U.S. District Judge J. Nicholas Ranjan said the Trump campaign’s allegations of ballot drop-boxes facilitating voter fraud are “speculative” at best.
A federal judge has dismissed a lawsuit filed by the Trump campaign against Pennsylvania, which sought to block the state’s use of ballot drop-boxes in the upcoming presidential election.
Alongside seeking to prevent Pennsylvania from using ballot boxes, the Trump campaign had also asked the courts to mandate the state double-check voters’ signatures and allow non-local poll watchers at in-state polling locations.
However, in a Saturday ruling, U.S. District Judge J. Nicholas Ranjan of the Western District of Pennsylvania said that the Trump campaign’s concerns about electoral fraud are “speculative” at best.
“While Plaintiffs may not need to prove actual voter fraud, they must at least prove that such fraud is ‘certainly impending,’” Ranjan wrote in his dismissal. “They haven’t met that burden. At most, they have pieced together a sequence of uncertain assumptions.”
According to The Washington Post, Ranjan’s finding is but the latest of several rulings against the Trump campaign and its allies’ attempts to clamp down on absentee and remote voting amidst the coronavirus pandemic.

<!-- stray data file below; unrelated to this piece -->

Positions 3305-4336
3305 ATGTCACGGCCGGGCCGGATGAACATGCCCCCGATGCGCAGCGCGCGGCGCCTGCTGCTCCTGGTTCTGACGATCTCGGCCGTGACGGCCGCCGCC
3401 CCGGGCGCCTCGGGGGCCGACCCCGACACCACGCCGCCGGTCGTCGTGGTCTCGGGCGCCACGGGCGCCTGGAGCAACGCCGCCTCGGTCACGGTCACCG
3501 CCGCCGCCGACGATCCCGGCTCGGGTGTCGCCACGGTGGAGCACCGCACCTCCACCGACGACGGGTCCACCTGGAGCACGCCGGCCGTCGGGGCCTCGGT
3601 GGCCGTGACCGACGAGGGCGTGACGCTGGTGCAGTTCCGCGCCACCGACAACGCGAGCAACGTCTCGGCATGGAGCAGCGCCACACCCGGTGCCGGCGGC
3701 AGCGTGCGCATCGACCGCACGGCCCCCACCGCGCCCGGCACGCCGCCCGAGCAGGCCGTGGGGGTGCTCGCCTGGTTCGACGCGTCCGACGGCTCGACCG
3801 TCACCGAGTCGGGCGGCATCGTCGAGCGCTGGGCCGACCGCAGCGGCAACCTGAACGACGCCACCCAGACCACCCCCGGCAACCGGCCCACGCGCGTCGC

The Post posits Ranjan’s determination as a big win for Democrats, who have been trying to expand electoral access for people who may not feel comfortable voting in person due to the risk of contracting coronavirus.
Clifford Levine, an attorney working with Democrats on the case, said he hopes Ranjan’s dismissal will allow Pennsylvania and other states to expand absentee and drop-box voting unimpeded.
“We are very pleased with the opinion, which conclusively dismisses all of the claims brought by Trump,” Levine said in a statement. “Hopefully, it will allow this election to go forward without further interference with this type of litigation.”
Richard L. Hasen, a law professor at the University of California in Irvine, told the Post he does not believe the Trump campaign would succeed if it chose to appeal Ranjan’s ruling.
“Arguments based upon the need for states to take more antifraud measures are losers because they are based on nothing more than speculation,” Hasen said.
Furthermore, says the Post, the U.S. Supreme Court has already given “a green light” for the use of drop-boxes.
Pennsylvania Gov. Tom Wolf, a Democrat, said the Trump campaign has repeatedly tried to sow and disseminate false or misleading information about the safety of absentee voting.
“The ruling is a complete rejection of the continued misinformation about voter fraud and corruption, and those who seek to sow chaos and discord ahead of the upcoming election,” Gov. Wolf’s office said in a statement.
Echoing aspects of Ranjan’s ruling, Pennsylvania Attorney General Josh Shapiro—also a Democrat—criticized the campaign’s lawsuit as a transparent political stunt, noting that conservative attorneys failed even to argue that the state’s expanded voting system poses any risk of voter fraud or electoral abuse.
“We told the Trump campaign and the president, ‘put up or shut up’ to his claims of voter fraud in Pennsylvania,” Shapiro said. “It’s important to note that they didn’t even need to prove actual voter fraud, just that it was likely or impending, and they couldn’t even do that.”